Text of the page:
82nd U.S. Attorney General Eric H. Holder, Jr. interviewed by Chicago's anchor Robin Robinson on his recent book, The Unfinished March.

Former U.S. Attorney General Eric H. Holder, Jr. urged public and corrective action to protect our nation’s voting rights and our nation’s democracy. 
On Thursday, October 13, 2022, 200 of Chicago’s civic and business leaders attended a book event at Chicago’s Peninsula Hotel co-hosted by Ariel Investments Chairman, Co-CEO, and Chief Investment Officer John W. Rogers, Jr. and The HistoryMakers Founder & President Julieanna Richardson.
Rogers provided a warm welcome: “Eric has done countless things to move our country forward, both as our longest-serving attorney general, and in private practice.” He also acknowledged the attendance of State Attorney General Kwame Raoul; State Treasurer Michael Frerichs; former U.S. Senator Carol Moseley Braun; and former U.S. Secretary of Commerce Penny Pritzker among others.  Thanking Rogers, Richardson also welcomed Holder and his wife, Dr. Sharon Malone and told of her sister Vivian Malone who helped integrate the University of Alabama in 1963. In introducing Holder, Richardson spoke of Holder’s genuine love for the United States: “You committed yourself to protecting the right to vote as fundamental to our democracy …you have rightfully called it ‘The Unfinished March’.” 
Robin Robinson then took to the podium and introduced the students, faculty, and administrators from Southland College Prep Charter High School. They included Dr. Yvonne Williams, Erica Bartley, and Robert Lane, faculty and administrators who had assigned and led discussions on Holder's book and key periods in our nation's voting rights history with students in advance of the program. Southland’s Dorian Davis, Yehoshua McClerkin, and Hailey Love read passages from passages from The Unfinished March in front of an audience that sat in rapt attention.

Many in attendance took notes or nodded in agreement as Holder told of how our nation initially only granted voting rights to the landed white gentry, leaving African Americans out of the voting mainstream until the passage of the Voting Rights Act of 1965, described by Holder as a watershed moment. Then came the devastating effects of the 2013 Shelby County vs. Holder decision that effectively gutted the Voting Rights Act, opening the floodgates for voter suppression, closing 1700 polling places, striking voters from the rolls with purge rates as high as 40% affecting communities of color.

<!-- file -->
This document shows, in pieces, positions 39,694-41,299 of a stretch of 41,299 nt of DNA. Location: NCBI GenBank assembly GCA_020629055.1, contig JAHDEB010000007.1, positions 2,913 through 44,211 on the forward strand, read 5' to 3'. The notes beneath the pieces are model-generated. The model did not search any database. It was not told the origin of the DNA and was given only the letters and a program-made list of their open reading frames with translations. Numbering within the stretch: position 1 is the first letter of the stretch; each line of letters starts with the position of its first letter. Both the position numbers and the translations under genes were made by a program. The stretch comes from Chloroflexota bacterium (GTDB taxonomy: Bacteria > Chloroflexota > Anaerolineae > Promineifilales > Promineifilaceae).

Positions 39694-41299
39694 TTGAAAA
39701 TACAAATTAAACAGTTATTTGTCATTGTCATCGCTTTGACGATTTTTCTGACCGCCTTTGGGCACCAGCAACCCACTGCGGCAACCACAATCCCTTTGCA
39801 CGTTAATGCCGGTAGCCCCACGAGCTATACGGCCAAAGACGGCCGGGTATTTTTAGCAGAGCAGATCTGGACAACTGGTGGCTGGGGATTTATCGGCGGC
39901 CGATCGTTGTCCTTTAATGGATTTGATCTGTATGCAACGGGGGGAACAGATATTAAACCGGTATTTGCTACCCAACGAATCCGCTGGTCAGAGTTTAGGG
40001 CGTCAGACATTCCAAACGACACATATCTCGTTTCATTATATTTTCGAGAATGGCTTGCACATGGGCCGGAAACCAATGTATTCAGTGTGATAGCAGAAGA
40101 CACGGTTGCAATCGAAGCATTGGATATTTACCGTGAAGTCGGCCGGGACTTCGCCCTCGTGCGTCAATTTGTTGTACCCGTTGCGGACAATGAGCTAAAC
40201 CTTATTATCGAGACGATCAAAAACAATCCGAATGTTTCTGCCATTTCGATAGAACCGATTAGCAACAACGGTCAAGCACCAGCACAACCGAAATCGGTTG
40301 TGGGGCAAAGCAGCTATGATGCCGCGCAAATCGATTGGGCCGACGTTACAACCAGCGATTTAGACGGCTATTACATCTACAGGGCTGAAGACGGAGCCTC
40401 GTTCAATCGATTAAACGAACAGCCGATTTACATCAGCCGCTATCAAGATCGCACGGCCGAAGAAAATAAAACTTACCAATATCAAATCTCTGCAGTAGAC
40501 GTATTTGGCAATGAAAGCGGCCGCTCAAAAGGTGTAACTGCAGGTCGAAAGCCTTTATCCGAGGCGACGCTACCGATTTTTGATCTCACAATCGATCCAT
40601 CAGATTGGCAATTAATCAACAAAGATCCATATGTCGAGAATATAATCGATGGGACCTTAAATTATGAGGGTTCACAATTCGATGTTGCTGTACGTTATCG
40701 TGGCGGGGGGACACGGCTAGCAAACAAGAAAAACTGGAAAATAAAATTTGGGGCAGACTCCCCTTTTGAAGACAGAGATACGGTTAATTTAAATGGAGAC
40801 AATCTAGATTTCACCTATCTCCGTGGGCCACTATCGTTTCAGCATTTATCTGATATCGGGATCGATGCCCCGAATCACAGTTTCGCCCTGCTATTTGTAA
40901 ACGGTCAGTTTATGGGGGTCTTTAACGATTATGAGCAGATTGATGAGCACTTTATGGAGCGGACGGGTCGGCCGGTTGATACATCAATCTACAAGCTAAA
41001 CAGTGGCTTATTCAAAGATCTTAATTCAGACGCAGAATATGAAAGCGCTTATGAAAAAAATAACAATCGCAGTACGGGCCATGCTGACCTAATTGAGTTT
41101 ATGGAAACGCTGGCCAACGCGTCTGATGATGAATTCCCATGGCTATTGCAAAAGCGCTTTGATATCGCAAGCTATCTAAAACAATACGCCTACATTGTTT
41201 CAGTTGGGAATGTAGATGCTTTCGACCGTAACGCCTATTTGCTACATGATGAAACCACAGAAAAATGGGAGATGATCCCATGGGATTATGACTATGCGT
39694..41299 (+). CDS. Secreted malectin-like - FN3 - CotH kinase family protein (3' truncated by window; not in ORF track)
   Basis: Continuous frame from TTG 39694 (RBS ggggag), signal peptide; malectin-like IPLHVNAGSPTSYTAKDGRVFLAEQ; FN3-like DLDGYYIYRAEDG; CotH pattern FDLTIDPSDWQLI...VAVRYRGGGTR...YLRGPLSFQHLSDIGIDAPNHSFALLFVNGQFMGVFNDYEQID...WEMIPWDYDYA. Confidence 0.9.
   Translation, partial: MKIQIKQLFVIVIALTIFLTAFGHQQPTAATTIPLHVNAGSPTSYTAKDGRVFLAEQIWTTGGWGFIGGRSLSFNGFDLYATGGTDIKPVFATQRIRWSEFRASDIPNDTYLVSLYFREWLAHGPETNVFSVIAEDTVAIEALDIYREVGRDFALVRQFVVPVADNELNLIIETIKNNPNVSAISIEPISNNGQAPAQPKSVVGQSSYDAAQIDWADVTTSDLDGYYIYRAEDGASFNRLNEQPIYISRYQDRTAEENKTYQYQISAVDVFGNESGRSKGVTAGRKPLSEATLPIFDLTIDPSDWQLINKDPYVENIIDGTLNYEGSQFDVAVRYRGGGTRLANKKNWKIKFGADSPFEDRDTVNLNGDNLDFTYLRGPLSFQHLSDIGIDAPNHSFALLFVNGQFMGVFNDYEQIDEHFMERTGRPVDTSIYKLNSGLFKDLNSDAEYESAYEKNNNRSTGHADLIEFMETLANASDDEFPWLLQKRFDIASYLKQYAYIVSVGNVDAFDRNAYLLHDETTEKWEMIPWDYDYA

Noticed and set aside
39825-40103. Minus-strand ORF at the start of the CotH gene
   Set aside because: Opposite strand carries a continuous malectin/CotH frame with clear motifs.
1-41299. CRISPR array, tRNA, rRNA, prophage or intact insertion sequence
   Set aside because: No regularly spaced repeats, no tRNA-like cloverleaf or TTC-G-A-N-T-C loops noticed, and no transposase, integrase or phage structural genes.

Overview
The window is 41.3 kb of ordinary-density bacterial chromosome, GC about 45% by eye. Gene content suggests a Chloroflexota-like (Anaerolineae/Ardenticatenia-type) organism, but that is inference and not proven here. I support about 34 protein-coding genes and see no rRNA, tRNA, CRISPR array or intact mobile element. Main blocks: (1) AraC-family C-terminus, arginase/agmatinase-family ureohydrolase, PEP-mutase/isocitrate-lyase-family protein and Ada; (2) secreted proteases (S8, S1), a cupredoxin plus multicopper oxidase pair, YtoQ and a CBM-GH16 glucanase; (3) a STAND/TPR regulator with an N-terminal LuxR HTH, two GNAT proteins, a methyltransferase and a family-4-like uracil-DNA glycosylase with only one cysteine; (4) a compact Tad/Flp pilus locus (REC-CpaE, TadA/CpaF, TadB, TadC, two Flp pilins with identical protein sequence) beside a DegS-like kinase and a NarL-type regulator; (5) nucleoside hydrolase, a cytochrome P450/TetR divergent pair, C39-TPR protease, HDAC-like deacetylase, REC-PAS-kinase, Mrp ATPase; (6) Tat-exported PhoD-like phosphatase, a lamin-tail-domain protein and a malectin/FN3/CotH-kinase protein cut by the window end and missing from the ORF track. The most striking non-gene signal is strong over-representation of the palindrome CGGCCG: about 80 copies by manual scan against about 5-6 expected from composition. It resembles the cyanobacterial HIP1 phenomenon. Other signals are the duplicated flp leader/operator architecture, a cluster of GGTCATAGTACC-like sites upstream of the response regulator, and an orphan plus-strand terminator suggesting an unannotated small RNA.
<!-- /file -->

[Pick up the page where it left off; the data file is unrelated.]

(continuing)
With expert questioning from Robinson, Holder opined about the Trump administration and its devastating impact to our political system. He told of the importance of state and local politics and the urgency with which everyone needs to act: "There's a debt that we owe to people who sacrificed for us. Yelling at the television or using social media is simply not enough."

Holder exhorted the audience to individually reflect on the ways they are or can be civically engaged within their community. Voting is one way, but he offered other suggestions that included attending town halls, running for office, volunteering and more. He also encouraged the youth in attendance to research candidates the same way they prepare for a class.

Holder concluded by sharing his hope that 100 years from now, civilization will look back and say that the people of today saved democracy. Holder shared, "I believe that only because I people in you all. I believe in us. "

The Violent Past and Imperiled Future of the Vote-A History, a Crisis, a Plan
OUR UNFINISHED MARCH: The Violent Past and Imperiled Future of the VoteA History, a Crisis, a Plan by Eric Holder, former U.S. Attorney General and current chairman of the National Democratic Redistricting Committee, and New York Times bestselling author Sam Koppelman, presents a chronicle of the brutal, bloody, and at times hopeful history of the vote; a frontlines account of how opponents are fighting to take it away; and a powerful playbook for how we can save our democracy before it’s too late.

Eric Holder is a civil rights leader who is chairman of the National Democratic Redistricting Committee. He served as the eighty-second attorney general of the United States, the first African American to hold that office. Now a senior counsel at Covington & Burling, he lives in Washington, D.C., with his wife, Dr. Sharon Malone. The couple have three children.

Sam Koppelman is a New York Times bestselling author who served as director of surrogate speechwriting on the Biden-Harris campaign. A graduate of Harvard College, he is now a principal at Fenway Strategies, where he has spent half a decade telling the stories of people working to make the world a better place.

The HistoryMakers has honored both John W. Rogers, Jr. and The Honorable Eric H. Holder, Jr. in PBS-TV programs. Check them out!
A Night With John Rogers
October 2, 2010
The Art Institute of Chicago
Chicago, Illinois
An Evening With Eric Holder
October 15, 2016
The George Washington University
Washington, D.C.
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